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Dublin: 16 °C Wednesday 17 July, 2019
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Premier League Sunday: Potters frustrate Toffees and drama at Molineux

This afternoon’s fixtures proved a study in contrast as a drab affair at Goodison Park ceded centre stage to a dramatic second half at Molineux.

Sunderland's Sebastian Larsson buckles under a challenge from Matt Jarvis.
Sunderland's Sebastian Larsson buckles under a challenge from Matt Jarvis.
Image: David Davies/PA Wire/Press Association Images

Everton 0-1 Stoke City

Stoke fans could have been forgiven for arriving at Goodison Park with low expectations this afternoon. Their side had just sealed qualification from the group stages of the Europa League, but had thus far followed every one of four previous mid-week appearances in the competition with defeats in the Premier League.

In the end, however, it took the visitors only fifteen minutes to land what would prove the decisive blow. Unsurprisingly, the breakthrough came courtesy of a Matthew Etherington delivery, his cross from the wing ricocheting out to Dean Whitehead, whose volley found the back of the net only after striking a motionless Robert Huth.

Everton dominated possession from that point onwards, but without the commanding presence of Louis Saha at the focal point of their attack, the Merseysiders lacked the invention and dynamism capable of unsettling Stoke’s defence.

It was a dismal, one-note performance enlivened only by the appearance of Jack Rodwell in the latter stages.

Stoke could easily have had a second when Jonathan Walters diverted a corner to the rear post, but an onrushing Ryan Shotton couldn’t make the required contact from all of two yards out.

Victory vaults Stoke into eighth place on the league table, while Everton slip to tenth.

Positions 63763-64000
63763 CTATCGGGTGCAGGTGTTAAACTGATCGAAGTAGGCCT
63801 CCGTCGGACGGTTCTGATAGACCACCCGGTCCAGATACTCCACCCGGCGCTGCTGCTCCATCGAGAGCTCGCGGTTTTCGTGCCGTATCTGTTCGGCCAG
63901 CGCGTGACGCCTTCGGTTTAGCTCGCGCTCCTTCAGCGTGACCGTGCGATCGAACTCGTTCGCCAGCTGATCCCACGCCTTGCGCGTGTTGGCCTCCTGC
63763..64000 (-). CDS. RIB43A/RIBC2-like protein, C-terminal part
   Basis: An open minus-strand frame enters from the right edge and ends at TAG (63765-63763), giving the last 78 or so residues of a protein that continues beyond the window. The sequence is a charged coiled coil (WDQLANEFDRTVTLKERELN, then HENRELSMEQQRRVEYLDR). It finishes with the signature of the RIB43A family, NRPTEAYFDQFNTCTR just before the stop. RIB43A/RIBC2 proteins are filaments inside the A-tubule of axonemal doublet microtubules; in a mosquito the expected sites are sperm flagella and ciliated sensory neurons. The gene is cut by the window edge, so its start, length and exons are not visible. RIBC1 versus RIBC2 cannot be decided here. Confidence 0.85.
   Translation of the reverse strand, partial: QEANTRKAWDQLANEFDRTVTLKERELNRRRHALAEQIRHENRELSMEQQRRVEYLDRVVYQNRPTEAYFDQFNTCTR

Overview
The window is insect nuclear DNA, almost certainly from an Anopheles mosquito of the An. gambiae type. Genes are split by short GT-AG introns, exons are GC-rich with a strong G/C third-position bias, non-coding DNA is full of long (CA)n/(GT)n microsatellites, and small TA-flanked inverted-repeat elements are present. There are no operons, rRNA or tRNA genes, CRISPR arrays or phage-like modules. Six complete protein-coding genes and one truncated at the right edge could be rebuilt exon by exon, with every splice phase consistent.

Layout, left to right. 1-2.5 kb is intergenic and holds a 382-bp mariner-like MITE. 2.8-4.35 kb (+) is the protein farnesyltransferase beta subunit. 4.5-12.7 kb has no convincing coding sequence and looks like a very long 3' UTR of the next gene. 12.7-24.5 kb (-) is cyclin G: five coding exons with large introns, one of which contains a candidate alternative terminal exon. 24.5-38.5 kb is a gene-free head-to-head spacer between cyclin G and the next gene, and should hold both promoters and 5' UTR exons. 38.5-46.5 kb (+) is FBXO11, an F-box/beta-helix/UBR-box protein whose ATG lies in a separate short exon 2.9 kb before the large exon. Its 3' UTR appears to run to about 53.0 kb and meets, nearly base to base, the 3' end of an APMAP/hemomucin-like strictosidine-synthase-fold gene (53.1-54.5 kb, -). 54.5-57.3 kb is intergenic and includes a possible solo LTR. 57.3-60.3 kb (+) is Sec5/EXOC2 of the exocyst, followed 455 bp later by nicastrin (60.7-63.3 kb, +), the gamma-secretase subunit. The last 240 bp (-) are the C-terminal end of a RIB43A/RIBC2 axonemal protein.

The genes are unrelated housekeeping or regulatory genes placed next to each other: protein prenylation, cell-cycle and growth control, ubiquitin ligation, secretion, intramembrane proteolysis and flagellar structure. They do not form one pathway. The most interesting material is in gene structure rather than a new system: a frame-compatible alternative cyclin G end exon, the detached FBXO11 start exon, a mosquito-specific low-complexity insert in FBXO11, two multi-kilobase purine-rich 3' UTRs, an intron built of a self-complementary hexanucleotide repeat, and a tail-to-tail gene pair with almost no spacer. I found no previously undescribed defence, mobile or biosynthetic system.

Wolves 2-1 Sunderland

Speaking before this afternoon’s fixture, Wolves manager Mick McCarthy said he expected Sunderland to play positively, buoyed by the presence of their newly-appointed manager, Martin O’Neill.

Instead, an abject second-half capitulation from the Wearsiders laid bare the full scale of the task awaiting the Northerner.

Sunderland took the lead in the 52nd minute, a well-worked move involving Sebastian Larsson and Niklas Bendtner releasing Kieran Richardson, who drove his shot into the top-left corner.

O’Neill’s charges looked to extend their lead just after 70-minute mark, when Larsson went to ground easily on the edge of the Wolves box. A dearth of evidence didn’t prevent Phil Dowd from awarding a penalty.

The Swede’s effort, a tentative shunt, was intercepted easily by Hennessy, who punted a clearance down the left. Seconds later, Wes Brown had fatally misjudged a defensive header and Stephen Fletcher had nodded home Wolves’ equaliser.

Stunned by the sudden reversal in their fortunes, Sunderland granted Wolves greater space in which to assert themselves, a psychological failing that didn’t even go ten minutes unpunished before Fletcher was again allowed to appear unchallenged, this time on the shoulder of Jamie O’Hara. Collecting the ball, he drove a low volley beyond the reach of a helpless Westwood.

Victory sees Wolves climb four points beyond the relegation zone, while Sunderland, winless since a mid-October outing at Bolton, slip to 17th.

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